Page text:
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When talking about AI and data regulation, we are looking at quite different approaches on the global political stage. For our newly established TUM Think Tank AI Speaker Series, our first guest, Silicon Valley based attorney Lothar Determan provided a comprehensive overview of the contrasting approaches to AI and data regulation in the European Union and the United States. He highlighted the stark contrasts between the US's reactive, issue-specific AI and data regulations and the EU's proactive, precautionary approach.

The event provided a deep dive into the regulatory philosophies of the US and the EU, offering attendees a clear understanding of the challenges and opportunities presented by each approach. Understanding these differences is crucial for businesses operating internationally, as it informs strategies for compliance, innovation, and data management. Read on to find out our main insights from the talk:

Regulatory Approaches

The US regulatory framework is characterized by a reactive, harm-focused approach. Regulations are often created in response to specific issues, resulting in a multitude of narrowly focused laws. This method allows innovation to flourish but can create a challenging landscape for companies to navigate due to the complexity and specificity of the regulations.
The EU on the other hand employs a precautionary principle, preemptively restricting activities until clear conditions for safe operation are established. This approach is particularly stringent when it comes to personal data processing, aiming to ensure high standards of data protection and security.

AI Regulation

AI regulation in the US is managed through a series of specific laws targeting particular issues. Key examples include:

    • California Business & Professions Code 17941: Requires the disclosure of AI bots.
    • New York City’s regulation on Automated Employment Decision Tools: Governs the use of AI in hiring processes.
    • Colorado AI Act (effective May 2024): Focuses on preventing algorithmic discrimination.
    • Presidential Executive Order: Provides guidance for federal agencies, though it leaves many details open-ended, making it distinct from the EU's comprehensive regulatory approach.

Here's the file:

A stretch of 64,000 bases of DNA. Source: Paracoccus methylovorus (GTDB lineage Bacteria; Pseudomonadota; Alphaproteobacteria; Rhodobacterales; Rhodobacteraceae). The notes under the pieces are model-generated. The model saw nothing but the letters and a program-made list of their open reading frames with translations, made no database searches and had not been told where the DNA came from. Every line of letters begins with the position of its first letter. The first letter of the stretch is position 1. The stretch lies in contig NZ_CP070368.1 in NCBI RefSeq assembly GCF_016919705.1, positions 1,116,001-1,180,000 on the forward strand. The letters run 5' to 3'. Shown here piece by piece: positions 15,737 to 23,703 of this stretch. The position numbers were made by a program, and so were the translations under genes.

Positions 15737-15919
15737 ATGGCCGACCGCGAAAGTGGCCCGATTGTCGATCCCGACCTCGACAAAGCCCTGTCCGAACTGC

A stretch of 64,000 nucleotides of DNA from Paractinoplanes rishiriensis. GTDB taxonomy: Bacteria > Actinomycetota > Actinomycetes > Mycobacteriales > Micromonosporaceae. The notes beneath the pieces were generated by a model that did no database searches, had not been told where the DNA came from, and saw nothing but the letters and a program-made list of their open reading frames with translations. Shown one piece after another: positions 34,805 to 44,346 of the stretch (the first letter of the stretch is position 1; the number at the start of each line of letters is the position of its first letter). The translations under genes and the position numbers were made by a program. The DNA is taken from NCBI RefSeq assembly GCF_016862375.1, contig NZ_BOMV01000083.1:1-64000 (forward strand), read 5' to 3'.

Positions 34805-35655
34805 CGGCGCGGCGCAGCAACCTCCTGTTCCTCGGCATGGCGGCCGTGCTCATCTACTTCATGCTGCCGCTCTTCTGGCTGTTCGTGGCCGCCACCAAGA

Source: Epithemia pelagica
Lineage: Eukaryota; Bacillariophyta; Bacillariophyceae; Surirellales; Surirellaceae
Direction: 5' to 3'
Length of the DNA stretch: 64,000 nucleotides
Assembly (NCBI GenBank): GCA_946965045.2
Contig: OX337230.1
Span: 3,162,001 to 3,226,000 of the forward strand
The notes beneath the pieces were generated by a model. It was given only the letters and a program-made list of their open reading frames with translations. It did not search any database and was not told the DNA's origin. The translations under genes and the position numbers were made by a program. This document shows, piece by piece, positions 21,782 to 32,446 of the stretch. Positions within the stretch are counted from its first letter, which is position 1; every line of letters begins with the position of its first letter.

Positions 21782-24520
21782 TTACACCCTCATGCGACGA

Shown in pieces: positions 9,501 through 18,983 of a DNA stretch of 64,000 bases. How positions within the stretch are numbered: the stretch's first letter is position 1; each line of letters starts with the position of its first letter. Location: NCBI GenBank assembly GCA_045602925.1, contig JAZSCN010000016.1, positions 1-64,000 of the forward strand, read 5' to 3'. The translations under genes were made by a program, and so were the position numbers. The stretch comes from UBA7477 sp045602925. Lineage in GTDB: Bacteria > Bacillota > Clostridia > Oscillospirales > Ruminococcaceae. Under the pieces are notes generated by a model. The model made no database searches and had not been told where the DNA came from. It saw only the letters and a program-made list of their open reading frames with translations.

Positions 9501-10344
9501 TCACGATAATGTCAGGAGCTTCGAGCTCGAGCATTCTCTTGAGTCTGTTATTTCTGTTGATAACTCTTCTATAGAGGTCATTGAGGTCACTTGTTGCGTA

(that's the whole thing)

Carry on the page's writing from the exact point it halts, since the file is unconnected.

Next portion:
The EU AI Act primarily regulates high-risk AI systems, mandating extensive data for training these systems. However, there is still ambiguity regarding how the AI Act aligns with the General Data Protection Regulation (GDPR), particularly in terms of data requirements and privacy concerns.

Discussion Highlights:

  • The US's approach allows for rapid innovation but requires companies to manage a complex array of specific regulations.
  • The EU's precautionary stance ensures robust data protection but can be restrictive for businesses seeking to innovate.
  • There is a significant difference in regulatory philosophy: the US intervenes when problems arise, while the EU sets strict rules upfront to prevent issues.

This discussion was invaluable for professionals navigating the complexities of compliance and innovation in these regions or students and legal scholars seeking to understand the dynamics of regulatory bodies, law, and the private sector. Many thanks to Lothar Determann for his insightful presentation and to all attendees for their participation.


Lothar Determann is an attorney in Silicon Valey focused on data privacy law compliance, information technology, artificial intelligence, copyrights, product regulations and international commercial law.


Attorney Lothar Determann highlighted the stark contrasts between the US's reactive, issue-specific AI and data regulations and the EU's proactive, precautionary approach.

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